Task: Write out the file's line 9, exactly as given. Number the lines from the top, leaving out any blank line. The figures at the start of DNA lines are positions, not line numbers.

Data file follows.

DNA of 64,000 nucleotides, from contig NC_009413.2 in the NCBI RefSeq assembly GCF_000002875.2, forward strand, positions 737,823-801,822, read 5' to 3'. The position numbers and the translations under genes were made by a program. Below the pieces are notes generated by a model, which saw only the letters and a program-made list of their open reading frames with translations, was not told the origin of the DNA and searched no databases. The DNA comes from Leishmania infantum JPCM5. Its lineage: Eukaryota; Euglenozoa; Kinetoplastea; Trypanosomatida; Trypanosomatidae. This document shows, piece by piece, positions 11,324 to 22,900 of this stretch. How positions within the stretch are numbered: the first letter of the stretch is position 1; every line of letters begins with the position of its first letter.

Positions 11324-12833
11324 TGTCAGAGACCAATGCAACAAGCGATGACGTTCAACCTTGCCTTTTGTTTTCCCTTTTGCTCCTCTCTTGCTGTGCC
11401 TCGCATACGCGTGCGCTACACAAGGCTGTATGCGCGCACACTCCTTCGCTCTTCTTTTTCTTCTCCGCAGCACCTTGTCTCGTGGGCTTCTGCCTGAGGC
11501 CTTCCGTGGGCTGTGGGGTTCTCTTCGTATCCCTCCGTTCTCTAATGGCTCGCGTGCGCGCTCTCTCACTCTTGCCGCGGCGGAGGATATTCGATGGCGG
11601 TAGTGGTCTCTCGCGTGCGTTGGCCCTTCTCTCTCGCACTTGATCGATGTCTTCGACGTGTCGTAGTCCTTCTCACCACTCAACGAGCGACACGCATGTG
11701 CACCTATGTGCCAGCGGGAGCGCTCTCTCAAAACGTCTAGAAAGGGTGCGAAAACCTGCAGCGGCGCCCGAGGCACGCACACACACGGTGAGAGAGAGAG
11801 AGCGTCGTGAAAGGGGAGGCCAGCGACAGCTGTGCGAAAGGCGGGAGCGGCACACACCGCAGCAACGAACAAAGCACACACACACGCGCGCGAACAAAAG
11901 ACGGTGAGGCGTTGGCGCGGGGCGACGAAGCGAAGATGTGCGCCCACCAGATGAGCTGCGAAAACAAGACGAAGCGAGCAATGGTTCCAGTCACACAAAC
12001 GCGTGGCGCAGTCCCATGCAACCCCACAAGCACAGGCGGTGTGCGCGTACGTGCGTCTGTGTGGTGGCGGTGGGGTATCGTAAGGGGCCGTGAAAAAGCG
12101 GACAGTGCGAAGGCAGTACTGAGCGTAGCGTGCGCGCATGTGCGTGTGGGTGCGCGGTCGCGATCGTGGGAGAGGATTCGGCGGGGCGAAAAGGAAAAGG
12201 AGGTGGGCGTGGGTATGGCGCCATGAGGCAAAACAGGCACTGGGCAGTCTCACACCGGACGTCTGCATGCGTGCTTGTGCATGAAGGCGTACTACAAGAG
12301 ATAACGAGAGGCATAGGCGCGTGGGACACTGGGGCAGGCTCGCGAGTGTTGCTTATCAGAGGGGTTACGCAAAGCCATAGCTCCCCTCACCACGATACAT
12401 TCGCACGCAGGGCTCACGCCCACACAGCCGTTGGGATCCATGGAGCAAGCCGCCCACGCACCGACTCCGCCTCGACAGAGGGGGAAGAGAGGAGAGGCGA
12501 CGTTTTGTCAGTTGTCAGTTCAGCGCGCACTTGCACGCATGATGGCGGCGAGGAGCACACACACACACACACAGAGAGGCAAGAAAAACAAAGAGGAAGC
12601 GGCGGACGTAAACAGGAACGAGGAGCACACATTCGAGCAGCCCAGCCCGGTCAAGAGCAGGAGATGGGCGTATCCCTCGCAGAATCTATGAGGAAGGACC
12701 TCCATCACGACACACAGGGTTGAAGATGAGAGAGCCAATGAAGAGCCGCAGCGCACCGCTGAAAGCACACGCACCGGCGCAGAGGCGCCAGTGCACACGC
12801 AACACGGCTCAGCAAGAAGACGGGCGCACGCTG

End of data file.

11901 ACGGTGAGGCGTTGGCGCGGGGCGACGAAGCGAAGATGTGCGCCCACCAGATGAGCTGCGAAAACAAGACGAAGCGAGCAATGGTTCCAGTCACACAAAC